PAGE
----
Hey, all you marketers out there: Ignoring Pinterest is no longer an option. But before you can add Pinterest to your marketing mix, there are a few things you should know.
It's a common problem for companies around the globe: You have a great product, but it's tough to get the word out in a noisy and overcrowded marketplace. Social media channels have finally matured in order to now give brands and retailers the ability to reach mass audiences without investing a lot of money. Pinterest is one way that companies like Zappos, Etsy, ZGallery, Wayfair.com, Gilt, Sephora, and Barney's have embraced social media in order to visually merchandize their products like never before.
Let's look at the inherent allure of Pinterest: It's a huge online pinboard that allows people to look through interesting things, "pin" the ones they like and leave comments below what was pinned. The great selling point of Pinterest that wins people over is its cool and captivating pictures. We are visual creatures and we love to look at images of beautiful people, designs, products, nature, and food. This is why brands need to start off by having evocative imagery on their websites before they start pinning.
The vast majority of Pinterest users are women between the ages of 25 and 34, so it's a natural place for brands and retailers to spend time if they want to connect with this particular target audience. A recent Pew Internet & American Life Project survey of 1,000 U.S. adults found that nearly 20 percent of women using the Internet are now on Pinterest compared to just 5 percent of men. All told, 12 percent of U.S. Internet users are on the image-based social network.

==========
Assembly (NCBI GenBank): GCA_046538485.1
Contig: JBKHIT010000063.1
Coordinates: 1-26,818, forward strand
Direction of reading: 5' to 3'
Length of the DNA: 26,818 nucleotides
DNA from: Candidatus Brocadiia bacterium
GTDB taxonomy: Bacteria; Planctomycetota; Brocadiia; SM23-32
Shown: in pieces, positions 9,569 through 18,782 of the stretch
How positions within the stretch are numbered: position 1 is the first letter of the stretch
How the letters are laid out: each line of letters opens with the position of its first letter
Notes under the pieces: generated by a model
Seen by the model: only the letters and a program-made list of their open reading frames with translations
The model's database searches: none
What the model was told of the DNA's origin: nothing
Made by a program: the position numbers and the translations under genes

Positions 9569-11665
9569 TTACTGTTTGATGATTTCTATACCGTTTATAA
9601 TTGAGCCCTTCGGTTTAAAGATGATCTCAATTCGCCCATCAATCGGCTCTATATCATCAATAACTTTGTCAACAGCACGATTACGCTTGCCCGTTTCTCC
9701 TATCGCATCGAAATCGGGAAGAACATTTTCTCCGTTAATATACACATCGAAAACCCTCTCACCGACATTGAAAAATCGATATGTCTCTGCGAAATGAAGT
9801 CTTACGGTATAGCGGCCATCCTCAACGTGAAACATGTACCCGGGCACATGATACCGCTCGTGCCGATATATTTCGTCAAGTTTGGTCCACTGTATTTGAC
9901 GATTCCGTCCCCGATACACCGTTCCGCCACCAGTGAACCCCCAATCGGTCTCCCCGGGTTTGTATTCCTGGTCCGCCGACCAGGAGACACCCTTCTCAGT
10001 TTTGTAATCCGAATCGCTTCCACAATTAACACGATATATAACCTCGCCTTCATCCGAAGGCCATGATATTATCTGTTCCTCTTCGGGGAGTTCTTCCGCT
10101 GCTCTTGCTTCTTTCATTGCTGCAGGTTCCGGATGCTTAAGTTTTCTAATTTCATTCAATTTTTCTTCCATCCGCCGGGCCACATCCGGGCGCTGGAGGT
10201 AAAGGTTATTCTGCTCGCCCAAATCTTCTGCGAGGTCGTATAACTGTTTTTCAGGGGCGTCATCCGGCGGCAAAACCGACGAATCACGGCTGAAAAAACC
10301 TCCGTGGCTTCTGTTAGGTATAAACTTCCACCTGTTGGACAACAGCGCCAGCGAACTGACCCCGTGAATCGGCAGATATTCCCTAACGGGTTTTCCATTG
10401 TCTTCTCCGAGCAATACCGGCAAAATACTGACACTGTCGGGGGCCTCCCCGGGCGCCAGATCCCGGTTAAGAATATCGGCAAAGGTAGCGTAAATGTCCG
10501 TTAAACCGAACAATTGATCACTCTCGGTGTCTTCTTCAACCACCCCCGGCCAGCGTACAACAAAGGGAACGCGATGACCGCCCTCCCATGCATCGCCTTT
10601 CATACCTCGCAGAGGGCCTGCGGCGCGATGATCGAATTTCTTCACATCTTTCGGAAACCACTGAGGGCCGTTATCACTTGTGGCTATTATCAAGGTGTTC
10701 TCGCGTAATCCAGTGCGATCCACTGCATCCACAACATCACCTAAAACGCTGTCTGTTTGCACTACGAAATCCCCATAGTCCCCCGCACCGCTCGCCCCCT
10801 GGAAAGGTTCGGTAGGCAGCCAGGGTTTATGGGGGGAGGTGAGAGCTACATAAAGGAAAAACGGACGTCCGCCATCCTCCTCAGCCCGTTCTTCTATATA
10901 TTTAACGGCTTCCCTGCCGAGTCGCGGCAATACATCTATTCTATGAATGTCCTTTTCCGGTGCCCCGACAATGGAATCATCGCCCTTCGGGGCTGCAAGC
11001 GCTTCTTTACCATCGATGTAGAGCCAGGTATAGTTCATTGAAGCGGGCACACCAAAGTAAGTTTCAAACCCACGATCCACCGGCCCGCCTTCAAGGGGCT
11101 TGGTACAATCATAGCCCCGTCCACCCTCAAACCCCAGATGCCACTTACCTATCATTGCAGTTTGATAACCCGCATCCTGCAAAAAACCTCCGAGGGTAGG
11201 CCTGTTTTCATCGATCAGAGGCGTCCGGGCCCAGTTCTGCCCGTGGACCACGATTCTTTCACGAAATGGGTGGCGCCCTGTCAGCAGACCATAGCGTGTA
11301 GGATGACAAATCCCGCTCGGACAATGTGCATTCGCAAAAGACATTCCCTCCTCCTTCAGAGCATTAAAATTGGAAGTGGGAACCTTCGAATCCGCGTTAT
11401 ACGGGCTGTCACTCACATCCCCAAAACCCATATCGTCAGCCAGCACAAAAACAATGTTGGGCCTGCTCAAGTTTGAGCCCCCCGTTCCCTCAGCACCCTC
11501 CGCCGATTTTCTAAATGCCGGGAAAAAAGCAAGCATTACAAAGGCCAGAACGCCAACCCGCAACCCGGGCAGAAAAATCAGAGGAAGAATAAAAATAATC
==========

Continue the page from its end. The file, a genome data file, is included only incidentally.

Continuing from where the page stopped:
Repinly reports that the most popular category on Pinterest is "food and drink" (11.1 percent of pins), followed by "DIY and crafts" (9.6 percent) and "home décor" (5.8 percent). However, looking at pinboards rather than single pins, home décor is actually the most popular category (11 percent), followed by "art" (10.7 percent) and "design" (10.3 percent).
According to Piqora, the Pinterest analytics company, the average brand using its platform increases website page visits per pin by 400 percent, doubles the page views per pin, and boosts revenue per pin by 50 percent, from $0.14 to $0.21. In the December shopping season, Piqora says, its clients took home a massive $0.64 in revenue per pin. Signing on with the platform gives companies competitor tracking, a marketing and analytics suite, and unlimited users, for an annual price that "fits on a credit card," according to VentureBeat.
Zappos isn't the only company to create Pinterest-specific campaigns and promotions. In December, Lands' End Canvas launched a Pinterest promotion called "Lands' End Canvas Pin It to Win It." Fans of the apparel brand were asked to pin items from landsendcanvas.com to designated Lands' End Canvas pinboards for a chance to win one of those items.
Barneys New York launched a similar campaign just before Valentine's Day. The Manhattan-based fashion retailer cross-promoted its Pinterest page from its other social channels like Facebook and Twitter, asking people to create a "Barneys New York Valentine's Day Wish List" board in the Women's or Men's Apparel categories. Participants were encouraged to pin anything they wanted to their boards, but at least five items were to be sourced from barneys.com to qualify for the contest.
One thing to keep in mind: The entire Pinterest Universe is based on the content that people want to see and re-share. Despite the millions of images being pinned now, it's not difficult to get your photos noticed and repined, but it is helpful to create themes or categories to drive targeted interest, like creating a board to showcase items that are only orange in color, or that reference the ocean. Remember, people on Pinterest like discovering new images, so if you can make them have fun while engaging with your brand, they are more likely to click through and convert.